But we used the Monroe Doctrine nonetheless. From 1806 until today, the US intervened more than 100 times by armed force in Latin America in different fashions: brief military forays against hostile coastal areas, armed attacks on pirates in the Latin region, forcible takeovers of property for repayments of debts, arrest of renegades and sometimes direct assistance to Latin democrats to help get rid of dictatorships. There was always a publicly-stated moral imperative behind every US action. It ranged from forestalling chaos, to saving the lives and property of Americans, to extending democracy abroad. But American economic interests habitually lurked in the shadows.
The greatest period of US dominance in the region started with President Theodore Roosevelt and ended with President Franklin Roosevelt. American soldiers occupied five countries for years on end: Cuba, the Dominican Republic, Panama, Haiti and Nicaragua. The rationale was to uphold US values in unsettled situations south of our border; President Theodore Roosevelt even formulated a corollary to the Monroe Doctrine, arrogating to Washington the right of “preventive enforcement” to seize Latin governments that failed to pay their debts. But all of the occupations turned out to be debacles of one sort or another, and the moral arguments soon appeared to be very threadbare. And because eventually the American public saw no moral basis for these usurpations, it withdrew its mandate from heaven, so to speak, from our incursions and President Franklin Roosevelt pulled out all the remaining US forces from the area.

In thus preaching independence but non-participation - though breaching the rule in the Americas - we nonetheless never embraced the idea of interdependence. But President Woodrow Wilson broke the hoary old notion of non-entanglement by sending American soldiers into World War I. Then, at the Versailles Peace Treaty, President Woodrow Wilson took a major step toward an unprecedented global commitment by advancing the concept of the League of Nations - for the most noble of reasons, acting out of the ideals of our revolutionary heritage. As he said with a very American sense of certainty: “We have come to redeem the world by giving it liberty and justice.” But he made a fatal mistake at home - he made the moral argument for the League but not the national security argument for it. Because of that, the US Senate rejected membership in the organization because it felt American interests - or, to put it differently, America’s isolation - was not sufficiently safeguarded.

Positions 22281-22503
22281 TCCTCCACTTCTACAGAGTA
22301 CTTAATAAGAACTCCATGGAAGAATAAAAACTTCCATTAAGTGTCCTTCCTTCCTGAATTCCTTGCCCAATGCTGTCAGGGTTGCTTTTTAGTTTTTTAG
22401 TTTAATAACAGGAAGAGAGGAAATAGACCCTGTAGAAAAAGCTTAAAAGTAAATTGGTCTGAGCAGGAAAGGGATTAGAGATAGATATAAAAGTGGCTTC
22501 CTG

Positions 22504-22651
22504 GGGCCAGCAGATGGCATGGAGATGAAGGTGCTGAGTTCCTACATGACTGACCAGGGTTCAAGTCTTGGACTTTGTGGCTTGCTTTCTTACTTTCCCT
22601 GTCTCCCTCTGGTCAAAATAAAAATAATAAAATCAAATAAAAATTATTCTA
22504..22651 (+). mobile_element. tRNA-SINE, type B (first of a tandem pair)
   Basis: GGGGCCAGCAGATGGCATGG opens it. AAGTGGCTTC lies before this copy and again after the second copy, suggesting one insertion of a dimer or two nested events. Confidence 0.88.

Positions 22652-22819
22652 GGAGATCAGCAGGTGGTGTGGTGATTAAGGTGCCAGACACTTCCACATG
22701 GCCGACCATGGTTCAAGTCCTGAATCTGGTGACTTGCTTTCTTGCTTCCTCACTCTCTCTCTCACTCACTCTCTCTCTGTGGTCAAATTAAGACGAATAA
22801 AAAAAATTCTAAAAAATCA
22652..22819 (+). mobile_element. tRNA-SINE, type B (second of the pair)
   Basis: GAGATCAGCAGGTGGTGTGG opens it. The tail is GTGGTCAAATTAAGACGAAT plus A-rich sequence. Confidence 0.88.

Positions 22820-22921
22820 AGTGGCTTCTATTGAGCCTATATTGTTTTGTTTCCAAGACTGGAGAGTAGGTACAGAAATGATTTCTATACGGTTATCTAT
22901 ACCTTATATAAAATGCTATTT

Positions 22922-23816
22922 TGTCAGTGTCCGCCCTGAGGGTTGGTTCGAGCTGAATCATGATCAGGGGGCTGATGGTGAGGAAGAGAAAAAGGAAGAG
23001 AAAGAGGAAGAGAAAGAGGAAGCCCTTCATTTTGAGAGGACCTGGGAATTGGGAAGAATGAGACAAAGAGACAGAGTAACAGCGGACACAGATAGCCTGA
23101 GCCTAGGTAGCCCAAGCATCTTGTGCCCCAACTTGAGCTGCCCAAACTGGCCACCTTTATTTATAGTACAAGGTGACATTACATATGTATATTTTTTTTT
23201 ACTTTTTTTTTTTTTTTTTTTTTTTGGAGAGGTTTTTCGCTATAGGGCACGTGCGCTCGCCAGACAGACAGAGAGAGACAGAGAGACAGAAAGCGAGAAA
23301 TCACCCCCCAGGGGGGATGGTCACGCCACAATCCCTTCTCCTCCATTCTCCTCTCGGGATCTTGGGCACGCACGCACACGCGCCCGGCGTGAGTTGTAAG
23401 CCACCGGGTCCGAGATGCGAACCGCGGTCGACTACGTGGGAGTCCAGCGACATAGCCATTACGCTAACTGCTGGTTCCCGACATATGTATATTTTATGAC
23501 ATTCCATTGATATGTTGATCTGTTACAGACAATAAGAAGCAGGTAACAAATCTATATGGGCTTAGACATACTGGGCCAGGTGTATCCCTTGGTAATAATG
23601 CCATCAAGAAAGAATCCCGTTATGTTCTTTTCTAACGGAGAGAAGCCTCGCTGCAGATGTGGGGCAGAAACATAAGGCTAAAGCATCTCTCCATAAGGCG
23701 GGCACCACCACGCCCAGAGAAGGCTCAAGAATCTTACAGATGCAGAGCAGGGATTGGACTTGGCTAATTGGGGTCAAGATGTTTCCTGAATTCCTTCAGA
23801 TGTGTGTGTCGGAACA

The sheer mayhem and ruination of the Second World War changed all of these reservations. America for the first time realized that it was going to have to become a participating member of the post-war world order because its very survival demanded it. It needed friends, it required allies, it depended on coalitions of nations. This time, the American President of that era, Franklin Roosevelt, proposed that the US back a new sort of international security organization - the United Nations - one for which his own State Department drafted the Charter - to be, unlike the League of Nations, uniquely configured to America’s national interests as well as its idealism. This body struck a balance between realism and democracy - namely giving the veto power on the Security Council to, at the time, the five most powerful states in the world, and, in the same moment, allowing the rest of the countries of the planet to debate their views and vent their opinions within a General Assembly.
I think that the theme I am developing may be becoming clearer. It is that US foreign policy has to have a moral, as well as a national interest, reason to win the long-term backing of the American public. Where it has achieved success, it has always taken into account both elements.
As you look at the roll-call of presidents since FDR, you can see how well they have mixed these two ingredients together - and that allows us to trace how well a foreign policy has worked, based on the presence or absence of these two elements. When one or the other is not present, or they are out of balance, look out! Indeed this may be proof of the fact that democracy, especially in the United States, is in trouble when it tries to keep two sets of books - when it uses one scale of values for our own country and another for foreign policy. Moralism seems best for America when it helps illuminate our conception of our national interest. Our ideals are part of our power.